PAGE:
No food or fluids are allowed after midnight tonight. No problem. I'm usually out by 9:00 p.m. most nights any way, lol.

Thursday, November 3, 2011

Three Miles a Day - 11/3/11

I can remember when three miles was barely a warm-up. I can remember when I didn't get into a smooth, running groove until six miles or so, and I could hold it if I was fueled properly for 26.2 miles. But for the life of me, I can't remember the beginning of my running career when three miles was a challenge. And, really, I should say one mile is a challenge. I've begun training (again) to get my energy and oxygen deprived body accustomed to walking/running every day. The mileage isn't important right now. That will come in due time. But I have to relearn how to move every day. And I have to relearn that lesson with less oxygen, low blood cell counts, fatigue, and pain.

It's hard. It's frustrating. Nevertheless, I am determined. I keep thinking about what I once could do and not totally focusing on what I can do for now. November 1 was easier than November 2. I'm hoping today will be easier than yesterday. It's just three miles. A lot of people who don't train can go out and walk three miles. A lot of people walk effortless for one mile. I see them every day as they pass me walking from the parking lot to the various State Offices in the downtown area. I can remember when co-workers commented on how fast I walk. Now I sweat and pant desperately for air as I trudge the one mile, trying to keep them in sight. Looking ahead, I'm constantly thinking, four more blocks, three more blocks, two more blocks . . . . Did they move the building, lol?

My partially numb left foot may be an advantage as I rebuild the mileage. The tips of the toes tingle, but the neuropathy has pretty much numbed the foot from mid-foot to the toes. The tingling is irritating, but, so far, it doesn't hamper being on the feet for long periods of time. I physically get tired and want to sit down before my legs and feet specifically give out. That's a good sign that my legs and feet are up for the challenge, but it's a bad sign that my body in general is in poor condition.

Yesterday, I could only walk the three miles. I had a fever and neck and shoulder pains. I was so cold on a bright, sunshiny day, even with a hat and two long-sleeved shirts. I saw runners out in shorts and short-sleeved shirts, and I envied their even pace and smooth strides. Surprisingly, the three mile walk was only about five minutes longer than the three mile run/walk the day before. The major goal is to finish the three miles under an hour. It's not much of a goal, but it's attainable and doesn't stress me out too much. On Tuesday, I finished in 53 minutes, and on Wednesday, I barely made it in 58 minutes, picking up the walking pace in the last mile to my townhouse. I plan to get the three mile course I've mapped out under 45 minutes, and then I'll do a 5K to truly see where I am.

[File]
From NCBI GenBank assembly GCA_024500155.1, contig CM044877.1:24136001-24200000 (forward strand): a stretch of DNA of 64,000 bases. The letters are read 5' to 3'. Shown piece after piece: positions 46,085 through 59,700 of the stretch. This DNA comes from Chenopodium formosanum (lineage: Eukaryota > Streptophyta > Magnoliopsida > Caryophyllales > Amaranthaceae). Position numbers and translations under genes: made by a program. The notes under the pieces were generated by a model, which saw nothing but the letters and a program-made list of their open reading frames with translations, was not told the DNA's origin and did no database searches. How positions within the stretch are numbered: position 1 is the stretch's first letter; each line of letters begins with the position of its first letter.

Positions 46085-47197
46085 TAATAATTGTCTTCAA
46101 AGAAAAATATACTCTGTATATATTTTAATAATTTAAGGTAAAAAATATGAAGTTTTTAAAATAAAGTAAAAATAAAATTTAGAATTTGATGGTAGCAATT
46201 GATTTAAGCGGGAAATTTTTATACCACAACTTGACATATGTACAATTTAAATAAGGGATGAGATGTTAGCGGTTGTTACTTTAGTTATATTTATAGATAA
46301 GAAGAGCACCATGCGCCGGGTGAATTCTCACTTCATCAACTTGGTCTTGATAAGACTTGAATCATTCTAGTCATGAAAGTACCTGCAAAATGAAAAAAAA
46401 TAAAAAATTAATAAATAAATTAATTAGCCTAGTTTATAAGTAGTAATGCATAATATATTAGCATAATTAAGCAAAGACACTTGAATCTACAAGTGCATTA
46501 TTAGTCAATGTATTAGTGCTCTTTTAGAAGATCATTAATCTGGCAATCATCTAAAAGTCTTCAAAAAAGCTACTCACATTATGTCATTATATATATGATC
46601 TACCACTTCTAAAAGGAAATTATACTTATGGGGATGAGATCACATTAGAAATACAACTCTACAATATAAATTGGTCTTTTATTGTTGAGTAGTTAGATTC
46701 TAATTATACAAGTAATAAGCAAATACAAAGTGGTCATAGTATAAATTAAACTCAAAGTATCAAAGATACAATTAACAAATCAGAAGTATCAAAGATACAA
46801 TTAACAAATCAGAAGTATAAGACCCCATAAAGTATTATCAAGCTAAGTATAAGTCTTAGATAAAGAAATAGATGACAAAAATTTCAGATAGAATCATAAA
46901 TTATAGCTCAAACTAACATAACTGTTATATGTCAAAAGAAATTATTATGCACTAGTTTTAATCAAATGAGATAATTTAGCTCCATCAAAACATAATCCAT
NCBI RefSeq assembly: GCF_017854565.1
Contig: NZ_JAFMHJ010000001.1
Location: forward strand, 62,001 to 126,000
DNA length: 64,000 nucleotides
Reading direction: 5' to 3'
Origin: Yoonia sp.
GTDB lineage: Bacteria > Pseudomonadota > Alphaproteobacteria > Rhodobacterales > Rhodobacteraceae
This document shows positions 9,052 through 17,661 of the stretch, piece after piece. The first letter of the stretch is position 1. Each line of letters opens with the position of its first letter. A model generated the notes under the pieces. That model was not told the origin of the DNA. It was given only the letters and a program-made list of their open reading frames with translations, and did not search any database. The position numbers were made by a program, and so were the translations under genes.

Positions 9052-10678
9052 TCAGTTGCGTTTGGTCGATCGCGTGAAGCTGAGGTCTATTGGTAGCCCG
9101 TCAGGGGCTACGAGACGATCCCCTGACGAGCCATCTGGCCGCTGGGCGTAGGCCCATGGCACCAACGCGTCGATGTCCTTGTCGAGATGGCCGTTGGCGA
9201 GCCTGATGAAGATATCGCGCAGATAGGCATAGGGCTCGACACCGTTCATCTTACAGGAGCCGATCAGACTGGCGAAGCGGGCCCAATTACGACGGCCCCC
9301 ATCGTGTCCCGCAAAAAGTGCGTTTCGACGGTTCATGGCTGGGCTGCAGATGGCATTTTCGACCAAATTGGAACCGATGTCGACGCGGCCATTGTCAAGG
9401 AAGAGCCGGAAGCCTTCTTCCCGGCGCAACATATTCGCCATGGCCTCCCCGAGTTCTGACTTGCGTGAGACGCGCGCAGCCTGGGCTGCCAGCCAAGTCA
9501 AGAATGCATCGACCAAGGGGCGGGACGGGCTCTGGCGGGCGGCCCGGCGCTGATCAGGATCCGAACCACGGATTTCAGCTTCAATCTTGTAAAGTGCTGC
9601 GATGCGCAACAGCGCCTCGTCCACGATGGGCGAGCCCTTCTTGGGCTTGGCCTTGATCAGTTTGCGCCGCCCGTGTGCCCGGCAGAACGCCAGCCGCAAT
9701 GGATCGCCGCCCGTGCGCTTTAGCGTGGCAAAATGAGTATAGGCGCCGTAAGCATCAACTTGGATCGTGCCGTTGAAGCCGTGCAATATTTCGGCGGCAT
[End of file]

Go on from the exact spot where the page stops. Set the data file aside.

The 5K has always been my least favorite distance. I think it's because I always had problems just going out as fast as I could and holding it for 3.1 miles. According to my spreadsheet, I've only done three 5K races. My PR for 5K is 27:17 in 2004. My last 5K in 2009 was 31:08. I can't touch either one of those times now, but if I can get to 45 minutes, I'll be happy. And then I'll have to tackle four miles, five miles, six miles . . . . But right now, three miles is about all I can handle.

I can run for a block before I get dizzy from lack of oxygen. It takes me two blocks to breathe comfortably and then I can run another block. I'm hoping that as my body becomes accustomed to surviving on less oxygen that I can run two blocks and walk one block for recovery. Ideally, I would love to get to the point where I can run a mile before taking a walk break. I've mapped out a pretty flat route, so that I won't have the added challenge of tackling an uphill climb. That's coming from someone who would use hills as speed work, because she hated running on a track for intervals. Wow! Things have really changed. Now I walk all hills, and I love 12 or 24 hour races on a track, because I'm only 1/4 mile from my drop bag and a camp chair, lol.

The best thing about my three miles a day routine is that I get to be outside. It makes me feel better mentally to be able to still move although I am incredibly slower. It's raining and very cold today, but I don't care. I'm still a runner at heart, so a little wetness and coldness are not going to scare me off. I'll still be outside on a beautiful, rainy, and cold day, dressed like I live in Alaska, lol.